An SOE remaining strategic is a function of factors that may be affected by changes in the operating environment, such as markets, technological advancements and political evolution. The evaluation of the strategic SOEs should be repeated periodically to ensure they remain so. Nonstrategic SOEs should account for their continued existence through a rigorous parliamentary process based on their relevance to the country’s strategic plans. Clear criteria and a framework for rationalisation would need to be adopted and serve as a basis for the evaluation and final decision on each SOE. Some city metros, as well as the provinces, have already embarked on this process; it would be helpful to learn from them and standardise the rationalisation process.
SOEs exist to address development failures and close gaps where markets or the private sector cannot. Where crowding-in the business sector is more efficient and could create more or better jobs, it is important to create an environment that allows businesses, especially small ones, to participate. Carefully designing viable concessions in state-dominated sectors that have evolved over the years, such as transport logistics and ports, is overdue for a modern economy such as SA. Crowding-in the private sector in such spaces will allow costs to be reduced and improve the quality of services rendered due to increased competition.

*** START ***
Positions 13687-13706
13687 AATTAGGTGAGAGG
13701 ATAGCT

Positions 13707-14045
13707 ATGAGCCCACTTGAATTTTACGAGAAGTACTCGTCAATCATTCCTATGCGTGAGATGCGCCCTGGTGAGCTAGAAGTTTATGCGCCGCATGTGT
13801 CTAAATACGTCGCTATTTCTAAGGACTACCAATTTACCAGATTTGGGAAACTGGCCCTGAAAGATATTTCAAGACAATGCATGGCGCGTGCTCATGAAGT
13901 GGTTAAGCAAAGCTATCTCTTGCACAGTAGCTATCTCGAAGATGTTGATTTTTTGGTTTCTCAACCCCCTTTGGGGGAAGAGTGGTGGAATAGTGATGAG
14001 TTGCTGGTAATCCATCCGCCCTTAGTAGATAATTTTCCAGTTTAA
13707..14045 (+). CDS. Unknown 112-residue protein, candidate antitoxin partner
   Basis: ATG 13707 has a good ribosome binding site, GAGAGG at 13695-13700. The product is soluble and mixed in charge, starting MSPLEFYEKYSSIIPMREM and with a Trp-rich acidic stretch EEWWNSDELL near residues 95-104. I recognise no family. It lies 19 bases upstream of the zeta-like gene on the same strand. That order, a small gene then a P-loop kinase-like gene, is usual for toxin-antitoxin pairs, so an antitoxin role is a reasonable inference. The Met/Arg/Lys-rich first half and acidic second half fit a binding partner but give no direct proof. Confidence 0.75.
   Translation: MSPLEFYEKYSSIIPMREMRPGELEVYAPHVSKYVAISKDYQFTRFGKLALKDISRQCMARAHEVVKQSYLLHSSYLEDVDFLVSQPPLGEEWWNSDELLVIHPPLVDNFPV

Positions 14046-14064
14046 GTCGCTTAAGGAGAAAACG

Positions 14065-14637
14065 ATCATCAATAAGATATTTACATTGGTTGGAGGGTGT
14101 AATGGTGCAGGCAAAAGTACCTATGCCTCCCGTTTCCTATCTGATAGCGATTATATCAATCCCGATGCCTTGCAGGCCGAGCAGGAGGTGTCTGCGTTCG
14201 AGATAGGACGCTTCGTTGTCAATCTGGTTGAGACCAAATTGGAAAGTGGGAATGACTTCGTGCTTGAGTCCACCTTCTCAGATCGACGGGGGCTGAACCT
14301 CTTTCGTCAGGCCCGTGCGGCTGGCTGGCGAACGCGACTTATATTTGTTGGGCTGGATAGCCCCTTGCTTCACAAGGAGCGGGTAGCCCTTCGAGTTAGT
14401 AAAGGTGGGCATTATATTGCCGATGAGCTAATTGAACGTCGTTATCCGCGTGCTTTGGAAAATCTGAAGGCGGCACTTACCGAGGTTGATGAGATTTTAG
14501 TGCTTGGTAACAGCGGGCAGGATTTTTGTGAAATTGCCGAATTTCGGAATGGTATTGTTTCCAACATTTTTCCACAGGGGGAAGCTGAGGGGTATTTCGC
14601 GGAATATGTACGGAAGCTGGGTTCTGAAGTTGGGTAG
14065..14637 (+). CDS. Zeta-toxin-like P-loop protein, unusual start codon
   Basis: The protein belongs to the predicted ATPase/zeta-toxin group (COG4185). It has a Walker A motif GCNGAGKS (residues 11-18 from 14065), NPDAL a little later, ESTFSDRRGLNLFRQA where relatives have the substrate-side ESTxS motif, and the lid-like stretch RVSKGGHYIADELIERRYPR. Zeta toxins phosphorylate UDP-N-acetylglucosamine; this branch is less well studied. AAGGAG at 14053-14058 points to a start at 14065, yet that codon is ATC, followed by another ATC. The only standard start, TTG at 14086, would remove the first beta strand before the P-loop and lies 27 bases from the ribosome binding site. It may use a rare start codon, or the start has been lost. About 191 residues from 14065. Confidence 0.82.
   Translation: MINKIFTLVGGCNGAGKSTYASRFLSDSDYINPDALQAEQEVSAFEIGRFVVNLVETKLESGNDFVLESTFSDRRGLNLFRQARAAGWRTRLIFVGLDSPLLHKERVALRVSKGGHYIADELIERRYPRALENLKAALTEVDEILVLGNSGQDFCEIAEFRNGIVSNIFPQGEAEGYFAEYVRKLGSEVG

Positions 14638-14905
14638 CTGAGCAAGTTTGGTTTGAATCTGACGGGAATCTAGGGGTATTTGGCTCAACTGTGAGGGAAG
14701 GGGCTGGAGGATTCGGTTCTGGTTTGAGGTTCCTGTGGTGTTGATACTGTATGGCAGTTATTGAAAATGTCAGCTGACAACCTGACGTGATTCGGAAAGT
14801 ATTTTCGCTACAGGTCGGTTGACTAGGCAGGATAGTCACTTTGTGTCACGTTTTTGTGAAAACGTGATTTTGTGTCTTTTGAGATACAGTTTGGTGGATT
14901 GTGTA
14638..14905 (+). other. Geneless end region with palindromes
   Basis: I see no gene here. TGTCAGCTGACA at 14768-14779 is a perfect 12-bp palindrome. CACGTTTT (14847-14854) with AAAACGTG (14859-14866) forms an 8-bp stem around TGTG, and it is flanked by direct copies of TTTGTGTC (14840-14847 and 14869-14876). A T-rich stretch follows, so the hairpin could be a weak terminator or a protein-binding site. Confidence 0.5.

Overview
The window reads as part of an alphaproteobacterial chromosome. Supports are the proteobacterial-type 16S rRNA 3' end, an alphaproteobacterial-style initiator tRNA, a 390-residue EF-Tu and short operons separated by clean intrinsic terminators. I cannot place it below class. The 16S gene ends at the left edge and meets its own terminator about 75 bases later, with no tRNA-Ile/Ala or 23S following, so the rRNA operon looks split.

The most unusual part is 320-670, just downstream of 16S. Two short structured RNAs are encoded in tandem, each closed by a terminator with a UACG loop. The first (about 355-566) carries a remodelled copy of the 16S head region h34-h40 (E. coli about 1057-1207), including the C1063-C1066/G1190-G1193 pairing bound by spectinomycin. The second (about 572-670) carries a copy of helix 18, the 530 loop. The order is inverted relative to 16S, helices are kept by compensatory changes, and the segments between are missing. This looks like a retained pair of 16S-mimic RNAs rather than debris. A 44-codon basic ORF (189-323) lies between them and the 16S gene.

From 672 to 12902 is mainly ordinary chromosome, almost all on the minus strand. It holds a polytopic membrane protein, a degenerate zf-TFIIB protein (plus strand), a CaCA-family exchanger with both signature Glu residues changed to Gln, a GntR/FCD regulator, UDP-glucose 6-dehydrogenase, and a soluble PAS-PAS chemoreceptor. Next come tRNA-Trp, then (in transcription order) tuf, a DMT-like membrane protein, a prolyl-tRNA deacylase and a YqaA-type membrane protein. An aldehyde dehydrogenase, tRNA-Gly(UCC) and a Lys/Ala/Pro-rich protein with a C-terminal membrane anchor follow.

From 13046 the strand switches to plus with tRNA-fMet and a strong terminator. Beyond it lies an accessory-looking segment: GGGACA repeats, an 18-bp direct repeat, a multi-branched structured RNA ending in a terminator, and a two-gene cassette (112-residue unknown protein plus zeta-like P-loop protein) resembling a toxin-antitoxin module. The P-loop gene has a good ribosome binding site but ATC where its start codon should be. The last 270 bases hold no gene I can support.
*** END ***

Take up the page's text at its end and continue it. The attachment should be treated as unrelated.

Regarding rationalisation, it is the principle that counts rather than the names of the SOEs to be rationalised. For example, should parliament decide that the aviation space is a fully competitive market that is crowding out a state airline, the decision on a rationalisation model would take into account how the business of the airline can be released without sacrificing the brand, cutting jobs or having a negative effect on tourism.
The government will need to make a budget available for the rationalisation of the SOEs. Technical teams responsible for rationalisation will have to account to the Treasury, and the proposed SOE committee or council should be chaired by the president of the republic. A planned, negotiated rationalisation process will help avoid a less considered fire-sale of state assets. Such a formal transparent process will also inspire confidence in all stakeholders.
• Dr Mfeka, a former economic adviser in the presidency, is director at SE Advisory.